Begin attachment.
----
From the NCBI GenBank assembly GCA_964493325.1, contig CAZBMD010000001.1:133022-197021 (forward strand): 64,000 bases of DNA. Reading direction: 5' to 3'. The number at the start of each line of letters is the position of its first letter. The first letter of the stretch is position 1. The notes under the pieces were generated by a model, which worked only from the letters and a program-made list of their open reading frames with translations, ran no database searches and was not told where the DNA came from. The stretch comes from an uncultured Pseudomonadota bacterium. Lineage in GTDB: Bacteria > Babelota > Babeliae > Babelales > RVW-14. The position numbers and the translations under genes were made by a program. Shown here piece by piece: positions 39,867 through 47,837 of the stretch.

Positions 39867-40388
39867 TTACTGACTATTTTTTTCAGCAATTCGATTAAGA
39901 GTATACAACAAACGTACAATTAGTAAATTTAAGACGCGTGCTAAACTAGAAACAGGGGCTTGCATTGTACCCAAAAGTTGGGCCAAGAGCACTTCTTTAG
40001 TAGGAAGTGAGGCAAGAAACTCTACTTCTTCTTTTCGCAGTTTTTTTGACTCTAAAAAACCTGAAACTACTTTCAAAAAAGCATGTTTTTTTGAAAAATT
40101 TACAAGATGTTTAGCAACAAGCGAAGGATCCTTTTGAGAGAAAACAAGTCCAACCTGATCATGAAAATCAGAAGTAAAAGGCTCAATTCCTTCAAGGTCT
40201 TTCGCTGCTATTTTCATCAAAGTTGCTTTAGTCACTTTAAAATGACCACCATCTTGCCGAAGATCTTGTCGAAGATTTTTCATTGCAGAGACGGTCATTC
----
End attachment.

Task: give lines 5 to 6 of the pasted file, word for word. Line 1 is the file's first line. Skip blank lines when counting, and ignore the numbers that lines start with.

40001 TAGGAAGTGAGGCAAGAAACTCTACTTCTTCTTTTCGCAGTTTTTTTGACTCTAAAAAACCTGAAACTACTTTCAAAAAAGCATGTTTTTTTGAAAAATT
40101 TACAAGATGTTTAGCAACAAGCGAAGGATCCTTTTGAGAGAAAACAAGTCCAACCTGATCATGAAAATCAGAAGTAAAAGGCTCAATTCCTTCAAGGTCT